Jefferson went so far as to say that it was the right and duty of the people to alter or abolish the government if it infringed on liberty as he saw it. (p.95) A central theme in each of these writings seemed to be freedom of thought and individuality. Two writings speak to it more fully than the others.
Those writings are John Stewart Mills’ “Liberty and Individuality” and John Locke’s “Toleration and Government”. In “Liberty and Individuality” Mills develops these ideas very clearly. He wrote that liberty included absolute freedom of opinion and sentiment on all subjects, practical or speculative, scientific, moral or theological (p. 109).
Secondly he spoke of the liberty to live as one sees fit as long as it does not harm others, even if others find it foolish. Mills makes a third statement that a freedom to unite for any reason not involving harm to others should be in place. He believed that a society without these liberties is not completely free. He went on to say that the only freedom which deserves the name, is that of pursuing our own good in our own way, so long as we do not attempt to deprive others or theirs.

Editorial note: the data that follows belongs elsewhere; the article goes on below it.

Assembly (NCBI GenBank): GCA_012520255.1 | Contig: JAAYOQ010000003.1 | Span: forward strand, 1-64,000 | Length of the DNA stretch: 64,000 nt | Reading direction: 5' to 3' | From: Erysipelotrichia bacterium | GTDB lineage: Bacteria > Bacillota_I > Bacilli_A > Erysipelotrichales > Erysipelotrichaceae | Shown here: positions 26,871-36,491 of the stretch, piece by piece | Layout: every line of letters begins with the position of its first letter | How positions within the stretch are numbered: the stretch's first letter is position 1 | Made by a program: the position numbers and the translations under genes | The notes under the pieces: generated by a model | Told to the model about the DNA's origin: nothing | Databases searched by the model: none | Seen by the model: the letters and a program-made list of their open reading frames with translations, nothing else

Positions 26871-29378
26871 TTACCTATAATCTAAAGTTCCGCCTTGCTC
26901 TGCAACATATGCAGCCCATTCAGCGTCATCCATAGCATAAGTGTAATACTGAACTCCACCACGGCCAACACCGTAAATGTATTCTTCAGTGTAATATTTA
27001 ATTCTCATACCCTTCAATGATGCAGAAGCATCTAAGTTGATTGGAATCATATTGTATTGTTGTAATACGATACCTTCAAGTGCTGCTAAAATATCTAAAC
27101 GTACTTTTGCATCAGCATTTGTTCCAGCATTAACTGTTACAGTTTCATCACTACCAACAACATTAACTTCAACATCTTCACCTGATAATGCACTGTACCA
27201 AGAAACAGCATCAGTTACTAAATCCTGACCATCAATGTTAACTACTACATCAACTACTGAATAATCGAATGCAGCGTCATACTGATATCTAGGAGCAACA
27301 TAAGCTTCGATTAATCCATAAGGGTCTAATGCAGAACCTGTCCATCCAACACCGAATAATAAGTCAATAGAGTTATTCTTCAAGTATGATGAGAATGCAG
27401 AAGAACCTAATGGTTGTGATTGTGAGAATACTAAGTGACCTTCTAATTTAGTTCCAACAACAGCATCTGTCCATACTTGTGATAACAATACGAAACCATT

John Locke continues this type of thinking in “Toleration and Government” where he writes that god has never given such authority to one man over another, as to compel any one to his religion. “Nor can any such power be vested in the magistrate by the people.” He reasoned that no man could disassociate himself far enough away from his own interests. Locke goes on to justify a freedom of religion as a prerequisite to a free society.
Toleration of all ideas was liberty, to Locke. Tolerance would enable people to think freely with out fear of being looked down upon, and allow society to think and grow as new and better ideas came about. Locke believed in society first and the individual secondly. Though all of these men had slightly different views on liberty and how it should be up held or implemented each of them agreed on the basic idea that society should be able to pursue their own interests with the least amount of interference by the government.